‘Tis of Thee

From my tirade about how my countrymen are treating President Obama you can probably tell I have been thinking about the United States a lot lately. And though this is the land of opportunity and I’m so glad to have been born here, I realize that the country’s foundation is uneven. For instance, on one slab the United States was built on Judeo-Christian values and on another slab it was built upon the backs of enslaved Africans. That’s an uneven foundation because Jesus Christ does not approve of the type of slavery that our ancestors experienced. Certainly there are other events that have contributed to our country’s foundation being uneven, but the promotion of Christian ideals while promoting something opposite of a Christian ideal is a standout contradiction for me. Anyway, when your foundation is unstable, there’s going to be a lot of quaking going on, literally and figuratively, both of which we now see happening in the United States. To call more attention to this uneven foundation and the quaking it’s causing, I want you to let my literary love speak to you through his poem “’Tis of Thee”:

You are oversized, you are overrated, you are overblown,
fat and filled with hardened rocks.
You are sick and stumbling like an old man without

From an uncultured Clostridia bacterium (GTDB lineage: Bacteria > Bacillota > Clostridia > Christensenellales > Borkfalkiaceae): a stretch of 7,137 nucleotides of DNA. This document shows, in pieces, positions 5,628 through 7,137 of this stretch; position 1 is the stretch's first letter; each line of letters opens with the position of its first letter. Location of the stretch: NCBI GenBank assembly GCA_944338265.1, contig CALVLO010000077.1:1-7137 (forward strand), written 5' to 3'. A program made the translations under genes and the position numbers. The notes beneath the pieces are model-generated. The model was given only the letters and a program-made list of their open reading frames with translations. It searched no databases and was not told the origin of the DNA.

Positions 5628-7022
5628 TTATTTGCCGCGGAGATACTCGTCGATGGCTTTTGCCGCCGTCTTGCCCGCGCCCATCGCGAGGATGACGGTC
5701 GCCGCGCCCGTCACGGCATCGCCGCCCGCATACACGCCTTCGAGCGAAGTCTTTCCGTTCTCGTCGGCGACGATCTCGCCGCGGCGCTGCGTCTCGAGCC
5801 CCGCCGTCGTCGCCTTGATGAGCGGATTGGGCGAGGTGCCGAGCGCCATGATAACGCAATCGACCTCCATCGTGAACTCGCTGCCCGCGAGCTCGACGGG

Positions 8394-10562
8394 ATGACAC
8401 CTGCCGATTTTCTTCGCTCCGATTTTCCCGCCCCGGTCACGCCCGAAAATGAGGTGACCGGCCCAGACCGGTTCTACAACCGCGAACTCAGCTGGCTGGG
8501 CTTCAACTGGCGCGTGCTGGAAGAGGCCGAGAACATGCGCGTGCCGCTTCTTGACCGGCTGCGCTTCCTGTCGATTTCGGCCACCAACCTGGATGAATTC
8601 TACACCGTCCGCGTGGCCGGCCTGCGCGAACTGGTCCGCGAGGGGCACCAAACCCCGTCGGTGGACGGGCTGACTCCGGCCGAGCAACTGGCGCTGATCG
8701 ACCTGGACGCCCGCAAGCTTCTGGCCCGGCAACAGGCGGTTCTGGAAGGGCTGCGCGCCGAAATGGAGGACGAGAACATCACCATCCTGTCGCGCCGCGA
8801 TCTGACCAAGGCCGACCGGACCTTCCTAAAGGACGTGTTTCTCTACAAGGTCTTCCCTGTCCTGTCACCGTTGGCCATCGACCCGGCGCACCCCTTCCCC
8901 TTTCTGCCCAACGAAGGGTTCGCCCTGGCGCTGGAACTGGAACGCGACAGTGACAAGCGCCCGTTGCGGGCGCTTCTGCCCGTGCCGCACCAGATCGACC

a stick in the mud.
You make me sick to my stomach, and I am sad
that I have to look at you.
You have eaten too much garlic
And drunk too much beer,
And built too many empty churches.
You are fat with starch and lies.

Your steeled cities range like malignant cancers across
The belly of your land.
Your sons race death in metal machines that
defecate poison into the air.
Your ideas are machine made,
your values operated by machines
your truths nourished by machines,
your history written by machines,
your language sounds like millions of coins jingling
into an empty barrel.
Your heroes are dead.
Your wars are massacres.
You are an overkiller,
oversexed, overripe, overrotten.

You are a sinful old man who has no repentance
in his heart,
a lecherous old winebelly vomiting blood.
You are a murderer of your sons
and a raper of your daughters.
You are cold and filled with death.
Few flowers grow from your gardens
and the snow and the ice shall be your grave.

You are a despiser of black and misunderstander of white.
You are a mystery of yourself and a hater of that.
You once were a star that blazed,
but now you are overcivilized, oversterilized, oversated.
If you were a barren tree in my garden
I would come and cut you down.

By Henry Dumas
From Knees of a Natural Man
Copyright 1989 by Loretta Dumas and Eugene B. Redmond
Published by Thunder’s Mouth Press

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